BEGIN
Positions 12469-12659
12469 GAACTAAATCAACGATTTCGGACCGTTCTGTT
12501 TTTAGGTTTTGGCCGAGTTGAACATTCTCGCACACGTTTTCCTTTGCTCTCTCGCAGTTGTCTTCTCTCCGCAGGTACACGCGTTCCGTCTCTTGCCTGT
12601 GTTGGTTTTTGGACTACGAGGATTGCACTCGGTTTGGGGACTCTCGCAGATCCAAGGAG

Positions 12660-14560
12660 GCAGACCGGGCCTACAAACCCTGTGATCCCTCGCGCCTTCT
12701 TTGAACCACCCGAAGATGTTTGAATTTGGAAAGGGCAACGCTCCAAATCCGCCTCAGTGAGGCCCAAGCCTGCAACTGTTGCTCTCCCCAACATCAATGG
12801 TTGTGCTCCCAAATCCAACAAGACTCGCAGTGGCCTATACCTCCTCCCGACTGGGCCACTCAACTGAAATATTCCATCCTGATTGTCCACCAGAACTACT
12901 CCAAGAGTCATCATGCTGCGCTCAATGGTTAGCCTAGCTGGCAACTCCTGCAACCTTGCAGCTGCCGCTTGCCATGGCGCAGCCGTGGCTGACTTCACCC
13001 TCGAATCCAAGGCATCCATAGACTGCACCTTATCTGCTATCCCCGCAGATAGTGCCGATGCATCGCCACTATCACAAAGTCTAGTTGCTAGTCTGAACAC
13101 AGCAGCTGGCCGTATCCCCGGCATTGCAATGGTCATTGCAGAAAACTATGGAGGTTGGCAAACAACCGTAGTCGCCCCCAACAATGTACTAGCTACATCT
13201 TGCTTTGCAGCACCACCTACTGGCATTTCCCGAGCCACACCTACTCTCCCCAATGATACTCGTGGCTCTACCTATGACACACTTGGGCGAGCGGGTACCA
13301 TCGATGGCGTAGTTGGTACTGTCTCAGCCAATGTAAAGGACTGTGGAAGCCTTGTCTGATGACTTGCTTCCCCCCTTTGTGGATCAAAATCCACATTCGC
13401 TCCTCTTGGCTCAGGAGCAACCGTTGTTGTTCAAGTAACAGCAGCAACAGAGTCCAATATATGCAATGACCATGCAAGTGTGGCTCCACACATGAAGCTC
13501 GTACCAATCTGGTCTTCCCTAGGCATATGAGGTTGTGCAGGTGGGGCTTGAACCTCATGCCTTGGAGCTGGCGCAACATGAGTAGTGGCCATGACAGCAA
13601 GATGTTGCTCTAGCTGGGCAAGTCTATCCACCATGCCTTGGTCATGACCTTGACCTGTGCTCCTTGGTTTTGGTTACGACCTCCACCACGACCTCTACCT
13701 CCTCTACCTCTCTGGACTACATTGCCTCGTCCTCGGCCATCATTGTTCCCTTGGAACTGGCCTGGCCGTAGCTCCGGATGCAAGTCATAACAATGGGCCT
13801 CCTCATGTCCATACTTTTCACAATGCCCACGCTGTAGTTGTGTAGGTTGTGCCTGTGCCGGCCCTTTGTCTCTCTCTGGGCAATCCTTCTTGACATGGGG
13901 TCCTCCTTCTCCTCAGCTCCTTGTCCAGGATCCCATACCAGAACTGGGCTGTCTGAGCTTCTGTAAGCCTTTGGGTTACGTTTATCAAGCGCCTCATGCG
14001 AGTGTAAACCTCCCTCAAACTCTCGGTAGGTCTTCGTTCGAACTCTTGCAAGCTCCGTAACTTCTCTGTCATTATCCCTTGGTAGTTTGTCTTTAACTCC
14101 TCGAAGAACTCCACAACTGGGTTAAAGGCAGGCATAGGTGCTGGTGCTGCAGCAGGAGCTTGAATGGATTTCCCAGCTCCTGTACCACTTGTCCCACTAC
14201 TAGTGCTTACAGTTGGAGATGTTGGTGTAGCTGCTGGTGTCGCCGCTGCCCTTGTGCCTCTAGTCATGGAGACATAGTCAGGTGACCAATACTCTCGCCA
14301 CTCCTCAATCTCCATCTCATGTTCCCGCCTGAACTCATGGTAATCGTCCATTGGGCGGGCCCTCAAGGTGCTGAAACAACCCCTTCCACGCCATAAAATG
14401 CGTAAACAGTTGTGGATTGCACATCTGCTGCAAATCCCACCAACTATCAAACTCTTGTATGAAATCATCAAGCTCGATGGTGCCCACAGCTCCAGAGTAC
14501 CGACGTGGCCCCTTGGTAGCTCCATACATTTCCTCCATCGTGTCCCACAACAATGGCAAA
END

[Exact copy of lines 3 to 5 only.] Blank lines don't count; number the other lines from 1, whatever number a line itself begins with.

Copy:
12501 TTTAGGTTTTGGCCGAGTTGAACATTCTCGCACACGTTTTCCTTTGCTCTCTCGCAGTTGTCTTCTCTCCGCAGGTACACGCGTTCCGTCTCTTGCCTGT
12601 GTTGGTTTTTGGACTACGAGGATTGCACTCGGTTTGGGGACTCTCGCAGATCCAAGGAG

Positions 12660-14560